It has allowed us to parse the new trends this has given rise to and cast our minds further forward than we otherwise would have been able to, helping us anticipate to a greater degree, the shape of the future to come. Certain skills and areas, which weren’t earlier as prominent, have emerged as key business differentiators. These include sustainability and ESG, governance and ethics, innovation and entrepreneurship, even connected mobility. Corporate reputations, judged along these parameters, are everything. Consumers today are more aware and conscious and their purchase decisions are influenced by their perception of how responsible or sustainable a brand is, how it works with local communities, how strong its corporate governance is. Our business schools need to bring these new dimensions into their curriculum. Quite a few have already started working on it. But, if at a rough estimate there are 5,000-6,000 business schools all across India, are they all moving in that direction?
Another area of priority should be to lay down a digital backbone for all other skills students are being equipped with. The pandemic has demonstrated just how reliant we are on technology. If anything, it has made the world even more technologically immersive than before. This is something that’s here to stay, with many employers adopting a hybrid work model going forward. Artificial intelligence, data collection, analytics and interpretation is something that is becoming an increasingly embedded part of our day-to-day lives, not just professionally but also personally. As a result, technology skills are indispensable to the modern-day leader regardless of where his or her specialization lies, be it sales or finance.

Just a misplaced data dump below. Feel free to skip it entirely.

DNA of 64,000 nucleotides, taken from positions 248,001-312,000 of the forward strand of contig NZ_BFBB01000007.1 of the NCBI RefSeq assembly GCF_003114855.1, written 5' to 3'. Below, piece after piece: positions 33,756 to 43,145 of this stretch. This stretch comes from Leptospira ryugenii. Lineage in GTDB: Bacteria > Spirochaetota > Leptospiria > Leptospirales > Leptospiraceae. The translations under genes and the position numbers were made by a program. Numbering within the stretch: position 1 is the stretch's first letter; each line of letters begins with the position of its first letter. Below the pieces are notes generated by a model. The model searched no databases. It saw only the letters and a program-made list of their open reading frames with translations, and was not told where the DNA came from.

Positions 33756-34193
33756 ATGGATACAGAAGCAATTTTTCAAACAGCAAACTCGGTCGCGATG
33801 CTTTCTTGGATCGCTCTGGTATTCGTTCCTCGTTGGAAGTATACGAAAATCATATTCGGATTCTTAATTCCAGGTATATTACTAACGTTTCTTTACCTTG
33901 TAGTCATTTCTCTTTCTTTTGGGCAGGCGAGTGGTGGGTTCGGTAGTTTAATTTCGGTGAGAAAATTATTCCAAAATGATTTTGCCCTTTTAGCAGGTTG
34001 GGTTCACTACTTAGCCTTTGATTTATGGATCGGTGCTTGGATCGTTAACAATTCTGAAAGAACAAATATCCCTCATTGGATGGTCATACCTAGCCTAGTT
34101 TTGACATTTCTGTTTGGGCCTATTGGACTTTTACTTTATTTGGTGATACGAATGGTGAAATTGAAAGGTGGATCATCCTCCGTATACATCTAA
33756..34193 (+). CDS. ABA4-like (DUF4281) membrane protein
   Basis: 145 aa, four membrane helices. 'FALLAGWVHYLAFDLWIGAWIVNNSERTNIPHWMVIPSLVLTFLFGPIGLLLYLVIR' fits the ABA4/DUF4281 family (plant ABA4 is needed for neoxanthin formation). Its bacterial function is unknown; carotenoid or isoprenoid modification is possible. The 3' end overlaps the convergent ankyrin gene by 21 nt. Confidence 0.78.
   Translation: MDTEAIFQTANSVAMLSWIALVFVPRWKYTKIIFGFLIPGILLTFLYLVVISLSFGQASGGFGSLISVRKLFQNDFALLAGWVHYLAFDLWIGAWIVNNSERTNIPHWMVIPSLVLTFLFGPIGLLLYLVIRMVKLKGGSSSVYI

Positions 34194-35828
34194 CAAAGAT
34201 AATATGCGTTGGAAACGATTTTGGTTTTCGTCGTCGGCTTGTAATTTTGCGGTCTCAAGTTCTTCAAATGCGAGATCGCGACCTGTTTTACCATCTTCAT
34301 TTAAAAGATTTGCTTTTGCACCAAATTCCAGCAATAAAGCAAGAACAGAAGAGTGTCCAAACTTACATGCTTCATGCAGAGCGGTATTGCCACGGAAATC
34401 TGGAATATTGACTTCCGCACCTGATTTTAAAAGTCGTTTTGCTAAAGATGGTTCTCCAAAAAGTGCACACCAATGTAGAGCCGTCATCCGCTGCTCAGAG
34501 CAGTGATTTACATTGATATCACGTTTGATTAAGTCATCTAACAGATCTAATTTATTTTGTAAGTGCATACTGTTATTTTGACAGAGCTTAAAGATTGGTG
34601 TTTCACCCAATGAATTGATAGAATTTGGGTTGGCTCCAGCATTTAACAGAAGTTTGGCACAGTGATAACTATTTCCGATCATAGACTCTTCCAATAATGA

But how do we spur B-Schools to make these changes? Paradigm shifts are driven by industry, schools as a result can only be reactive rather than proactive. The answer lies in striking closer collaboration. Corporates and B-Schools already work quite closely with each other but what if room for even closer collaboration, characterized by greater hands-on, practical experience and a more equitable flow of knowledge, existed? At Schaeffler for instance, we have set up SHARE (Schaeffler Hub for Advanced Research) of technological excellence at universities around the world. In Asia, we have SHARE in NTU, Singapore and in China. Besides, we are supporting University Consortium in Thailand for advanced research. We are also evaluating similar opportunities in India.
This is a novel step that fits with our core philosophy of pioneering motion and is our way of equipping the youth with skills that can transform them into a future-ready workforce. But ultimately, as much as this pandemic has taken us into the future, it has also demonstrated the power of disruption. As much as it has given us a clearer glimpse into what lies ahead, there are always going to be disruptive forces we can’t predict. The next steam locomotive, motor-car, or smartphone is only an idea away. The key to future-readiness lies in creating a workforce that is open-minded, flexible and always hungry to learn.
Disclaimer: The views expressed in the article above are those of the authors’ and do not necessarily represent or reflect the views of this publishing house. Unless otherwise noted, the author is writing in his/her personal capacity. They are not intended and should not be thought to represent official ideas, attitudes, or policies of any agency or institution.